Why Frictionless Check-Outs are the Tonic for Britain’s Ailing High-Street
Brick-and-mortar shopping may have suffered in recent years, but with disruptive, frictionless payment technology on the horizon, do we have the much-needed rejuvenation for our high streets in a post-lockdown era?
The rise of online shopping, which has been on a slow yet steady incline for over a decade, has long threatened the health and longevity of the UK high-street. Radical change arrived in early 2020, sparked by COVID-19. March 2020 saw a greater growth in online shopping than ever before – reaching a rate of 41%. By February 2021, this figure had burgeoned to 71%.
However, a 2021 survey by Retail Week revealed an increase in the number of shoppers who feel comfortable returning to stores and shopping centres now that the vaccination roll-out is underway and lockdown has come to an end: the increased popularity of online shopping has not discarded physical stores altogether, rather, their role in the retail ecosystem has evolved. For example, consumers have become more comfortable with purchasing their shopping via click-and-collect schemes over lockdown; Forrester research has suggested that 30-40% those who shop in this way buy additional items when they reach the physical store, leading to bigger baskets for the retailer without the cost of delivery. KPMG has also reported that shoppers are more likely to buy a product which they have seen in person, highlighting the need for a physical location to test these out. Moreover, research produced by the International Council of Shopping Centers demonstrates that a retailer’s online traffic to its website increases by 37% when a new store is opened in the previous quarter. The financial return of this online activity highlights the strong investment and profitability potential of brick-and-mortar stores: physical stores compliment and boost sales made by online stores. However, one aspect of shopping which remains inherently physical is a brand’s customer experience: innovative concepts, impeccable service or convenience can differentiate a retailer from its competitors and create a lasting impression on a consumer who may then buy online.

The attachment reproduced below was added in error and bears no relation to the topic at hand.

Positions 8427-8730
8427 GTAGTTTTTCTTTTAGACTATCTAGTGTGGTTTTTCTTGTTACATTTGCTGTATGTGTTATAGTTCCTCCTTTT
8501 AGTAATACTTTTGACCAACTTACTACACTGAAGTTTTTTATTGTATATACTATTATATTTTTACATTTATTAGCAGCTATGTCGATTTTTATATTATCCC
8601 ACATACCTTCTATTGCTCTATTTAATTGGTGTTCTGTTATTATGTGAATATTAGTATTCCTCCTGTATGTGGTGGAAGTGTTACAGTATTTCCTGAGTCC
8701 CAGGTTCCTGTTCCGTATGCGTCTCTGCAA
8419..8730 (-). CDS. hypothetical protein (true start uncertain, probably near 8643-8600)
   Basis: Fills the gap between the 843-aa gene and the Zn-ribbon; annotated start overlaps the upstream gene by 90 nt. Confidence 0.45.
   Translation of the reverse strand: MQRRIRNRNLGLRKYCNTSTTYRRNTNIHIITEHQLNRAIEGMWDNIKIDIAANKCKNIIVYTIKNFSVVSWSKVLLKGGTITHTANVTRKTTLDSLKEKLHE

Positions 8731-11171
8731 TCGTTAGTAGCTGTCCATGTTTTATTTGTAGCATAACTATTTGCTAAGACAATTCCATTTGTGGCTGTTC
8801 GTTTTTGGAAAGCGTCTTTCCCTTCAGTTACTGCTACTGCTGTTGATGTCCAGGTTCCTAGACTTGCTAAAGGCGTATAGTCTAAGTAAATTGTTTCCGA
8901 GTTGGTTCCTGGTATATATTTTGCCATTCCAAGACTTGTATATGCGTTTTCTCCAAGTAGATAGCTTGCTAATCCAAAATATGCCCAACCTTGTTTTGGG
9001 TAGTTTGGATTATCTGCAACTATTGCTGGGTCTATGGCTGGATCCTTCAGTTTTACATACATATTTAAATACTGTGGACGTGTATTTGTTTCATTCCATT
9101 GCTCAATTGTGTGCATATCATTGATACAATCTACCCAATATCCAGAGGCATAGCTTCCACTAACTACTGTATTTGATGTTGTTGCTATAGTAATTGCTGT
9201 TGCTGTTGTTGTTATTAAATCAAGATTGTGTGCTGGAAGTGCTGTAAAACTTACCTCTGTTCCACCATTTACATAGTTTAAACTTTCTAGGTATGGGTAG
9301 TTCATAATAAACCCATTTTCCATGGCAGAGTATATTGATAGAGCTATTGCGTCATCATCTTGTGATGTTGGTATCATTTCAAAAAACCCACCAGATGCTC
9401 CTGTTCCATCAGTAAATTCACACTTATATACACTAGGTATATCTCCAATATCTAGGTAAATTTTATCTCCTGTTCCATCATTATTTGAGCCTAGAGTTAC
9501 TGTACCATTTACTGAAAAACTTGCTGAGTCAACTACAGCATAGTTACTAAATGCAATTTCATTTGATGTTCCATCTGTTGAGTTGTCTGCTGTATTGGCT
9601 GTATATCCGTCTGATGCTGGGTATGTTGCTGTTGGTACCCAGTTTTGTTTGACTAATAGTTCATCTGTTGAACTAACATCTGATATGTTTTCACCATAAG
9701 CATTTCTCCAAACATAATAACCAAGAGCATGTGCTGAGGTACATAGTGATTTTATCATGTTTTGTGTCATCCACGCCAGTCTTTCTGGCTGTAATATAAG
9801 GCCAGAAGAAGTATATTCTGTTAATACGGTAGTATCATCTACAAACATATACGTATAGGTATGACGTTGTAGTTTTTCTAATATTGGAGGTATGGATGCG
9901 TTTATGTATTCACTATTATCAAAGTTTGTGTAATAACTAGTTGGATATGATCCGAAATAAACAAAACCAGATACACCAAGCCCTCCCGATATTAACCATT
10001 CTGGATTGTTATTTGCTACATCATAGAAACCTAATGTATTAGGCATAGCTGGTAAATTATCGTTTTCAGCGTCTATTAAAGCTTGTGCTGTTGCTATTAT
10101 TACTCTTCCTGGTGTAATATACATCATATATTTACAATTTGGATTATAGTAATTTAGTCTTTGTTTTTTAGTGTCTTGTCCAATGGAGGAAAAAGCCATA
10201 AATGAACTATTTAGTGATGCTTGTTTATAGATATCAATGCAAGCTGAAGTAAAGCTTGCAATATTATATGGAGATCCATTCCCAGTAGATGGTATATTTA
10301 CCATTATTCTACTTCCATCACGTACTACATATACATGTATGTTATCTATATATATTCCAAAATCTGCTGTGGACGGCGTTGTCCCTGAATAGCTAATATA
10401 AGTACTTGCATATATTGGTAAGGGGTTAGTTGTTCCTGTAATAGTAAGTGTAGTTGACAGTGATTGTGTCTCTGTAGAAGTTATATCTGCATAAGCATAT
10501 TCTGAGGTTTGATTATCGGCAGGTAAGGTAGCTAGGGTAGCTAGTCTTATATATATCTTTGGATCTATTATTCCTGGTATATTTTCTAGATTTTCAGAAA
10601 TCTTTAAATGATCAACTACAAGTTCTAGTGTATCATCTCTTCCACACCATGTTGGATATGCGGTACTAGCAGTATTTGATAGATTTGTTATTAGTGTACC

Trends emerging from the English capital have also impacted on the retail industry post-COVID 19. Central London has witnessed the largest exodus of Londoners, seeking the more spacious, cost-effective lifestyle of suburbia, than any other city center. The pandemic also showed many employers that it is possible to successfully work from home, leading them to reevaluate the need for commercial office space in one of the UK’s priciest real-estate areas. However, offices have not been abandoned altogether: the most recent WeWork flagship in Holborn has continued to see demand from professionals wanting a hybrid working lifestyle spread between their home and commercial offices. Central working hubs around corporate London will not disappear any time soon.
London may still be able to recover its pre-COVID footfall and spending – its low resident to business ratio will cripple many business, especially those operating in commuter and tourist hotspots. However, those businesses that adopt technologies have a greater chance of recovering. E-commerce retailers experienced a positive trend in sales, which rose by 48% to £113bn, with food and drink sales accounting for 41 pence of every pound spent on groceries.
What does this mean for grocery express stores, catering mostly to commuters, in the WC1 district?
Grocery-express consumers in Holborn are, by and large, commuters looking for a quick sandwich for lunch. Busy and in need of fast sustenance, these consumers value the reliability of quality and brand trustworthiness. For Tesco shoppers in particular, who, as recent market research suggests, display greater loyalty to the brand than customers of other popular UK supermarkets, this means that they will be drawn to Tesco stores in Holborn over other competitors in the area such as Amazon Fresh. However, speed of service is also crucial for these rat-racers and, interestingly, latest consumer research suggests that Tesco shoppers are less satisfied with their in-store experience.
Could this be resolved with an autonomous payment experience?
The Tesco Express in High Holborn already boasts a cashless facility, with self-checkout counters for shoppers on the run paying solely through contactless and card. However, this has not proven enough: with neighboring Amazon Fresh around the corner, most major retailers will need to keep up (and Tesco is no exception) – by adding a seamless, socially-distanced and frictionless checkout experience, grocery retailers are able to meet the demand and needs of hybrid-workers who will continue to commute a few times a week whilst keeping its operational costs lower.
The future of London brick-and-mortar stores will not be solely web-based; with commuters still expected to hit the city centre, physical stores and workers’ shopping will remain alive and well. However, retailers wanting to catch up and overtake in a post-pandemic world will have to open their eyes to the benefits that frictionless checkout technology brings to the overall customer experience and be quick on its uptake if they are to survive the challenging London market.